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Death toll continues to grow in Hurricane Ian’s wake; heavy floods predicted from Florida to southern Mid-Atlantic


Hurricane Ian takes aim at Carolina coast on Sept; thirtieth, 2022.


CHARLESTON, South Carolina — The death toll from Hurricane Ian rose Saturday to greater than 77 as one in all strongest and costliest storms to ever hit the U.S. pushed northward from the Carolinas leaving in its wake a trifecta of misery — dangerous flooding, power outages and big destruction.

Ian, which slammed into Florida on Wednesday with 150 mph winds, was downgraded to a post-tropical cyclone after marching across South Carolina and was expected to weaken much more because it moved later Saturday into south-central Virginia before rolling into the mid-Atlantic.

The storm was still wielding maximum sustained winds of 35 mph, based on the National Hurricane Center.

However the NHC also warned of potential flash-flooding each in urban and rural areas across the central Appalachians and the southern Mid-Atlantic region through the weekend in addition to continued record river flooding across parts of Florida.

The 77 confirmed storm-related deaths were recorded in Florida and North Carolina, based on a tally by state officials and an NBC News count. And with rescue efforts ongoing and the floodwater receding in places plagued by wrecked homes, local officials warned the death toll could still rise.

At the very least 1,100 rescues have been made in Florida since Ian made landfall within the state, Gov. Ron DeSantis said in a news conference on Saturday.

“There’s been a fantastic outpouring of support and I’ve seen quite a lot of resilience on this community of those that want to choose themselves up they usually need to get their communities back on their feet,” DeSantis told reporters. “We’ll be here and we’ll be helping every step of the way in which.”

Rear Adm. Brendan McPherson, who commands the Coast Guard in Florida, Georgia, South Carolina, Puerto Rico and the U.S. Virgin Islands, told the Today Show on Saturday morning that power outages were complicating rescue efforts as people in affected communities without cellphone service or electricity were temporarily cut off from the remainder of the world. 

First responders with Orange County Fire Rescue check the welfare of residents as they make their way through a flooded neighborhood within the aftermath of Hurricane Ian, Thursday, Sept. 29, 2022, in Orlando, Fla.

Phelan M. Ebenhack | AP

“It’s one in all the largest challenges,” he said. “Immediately after this storm we had seek and find air crews in search of people needing assistance.”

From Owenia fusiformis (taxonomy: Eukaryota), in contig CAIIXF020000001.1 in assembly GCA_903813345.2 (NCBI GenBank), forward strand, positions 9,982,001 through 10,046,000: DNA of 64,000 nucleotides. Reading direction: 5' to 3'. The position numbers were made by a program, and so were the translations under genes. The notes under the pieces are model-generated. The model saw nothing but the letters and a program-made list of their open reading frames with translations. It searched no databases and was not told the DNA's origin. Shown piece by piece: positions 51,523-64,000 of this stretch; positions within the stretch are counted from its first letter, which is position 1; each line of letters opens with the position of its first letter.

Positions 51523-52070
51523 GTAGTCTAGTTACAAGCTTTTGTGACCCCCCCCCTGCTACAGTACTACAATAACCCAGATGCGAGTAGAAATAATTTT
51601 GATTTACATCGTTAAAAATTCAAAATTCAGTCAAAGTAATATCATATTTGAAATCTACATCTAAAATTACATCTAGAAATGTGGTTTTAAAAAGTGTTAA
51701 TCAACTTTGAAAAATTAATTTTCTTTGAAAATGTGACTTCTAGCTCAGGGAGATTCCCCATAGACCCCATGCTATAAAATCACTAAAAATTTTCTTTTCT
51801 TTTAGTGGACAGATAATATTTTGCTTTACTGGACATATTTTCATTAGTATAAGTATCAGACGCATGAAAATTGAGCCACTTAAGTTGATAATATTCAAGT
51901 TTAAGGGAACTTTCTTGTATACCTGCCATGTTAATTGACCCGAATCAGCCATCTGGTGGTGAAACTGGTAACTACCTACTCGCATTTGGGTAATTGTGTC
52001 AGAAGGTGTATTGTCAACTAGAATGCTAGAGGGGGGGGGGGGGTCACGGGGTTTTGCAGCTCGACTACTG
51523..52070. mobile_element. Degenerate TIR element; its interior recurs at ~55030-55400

But, McPherson said, a lot of the areas that had been cut off in southwest Florida have now been accessed either by air or by urban search and rescue teams that went door to door by boat.

In Florida, nearly 1.3 million homes and businesses were still without power early Saturday, three days after Ian hit the state.

The dearth of power and water is why Meah Fields, 16, and her family had to depart their Cape Coral home, where they rode out the storm, for Sarasota. The teenager said all of them needed a spot where they may recharge and clean up until electricity is restored within the coastal city.

Aerial video shows Hurricane Ian devastated the Sanibel Island Causeway

As of now, she doesn’t know when they may return home.

Ian was Fields’ first hurricane. Her family evacuated during Irma in 2017 but decided to remain this time because they didn’t think Ian would hit them. In addition they didn’t expect Ian’s ferocity, she said in a phone call Saturday.

“It was truthfully really scary. … My parents were even saying that they never experienced something like this,” she said. “It was hurricane-strength winds for at the least 10 hours.”

Fields, her 14-year-old brother, and her parents hunkered down within the hallway until the storm passed. Except for some missing shingles, the family’s home was spared.

In Fort Myers, which early on bore the brunt of Ian, residents waded through knee-deep water and used canoes and rafts to salvage what possessions they may find from their flooded homes.

“I would like to take a seat within the corner and cry,” Stevie Scuderi told The Associated Press as she shuffled through her mostly destroyed Fort Myers apartment, the mud in her kitchen sticking to her purple sandals. “I do not know what else to do.”

In South Carolina, Ian’s eye got here ashore near Georgetown, a small community along the Winyah Bay about 60 miles north of historic Charleston. The storm washed away parts of 4 piers along the coast, including two that link to the favored tourist town of Myrtle Beach. Greater than 62,000 customers didn’t have power.

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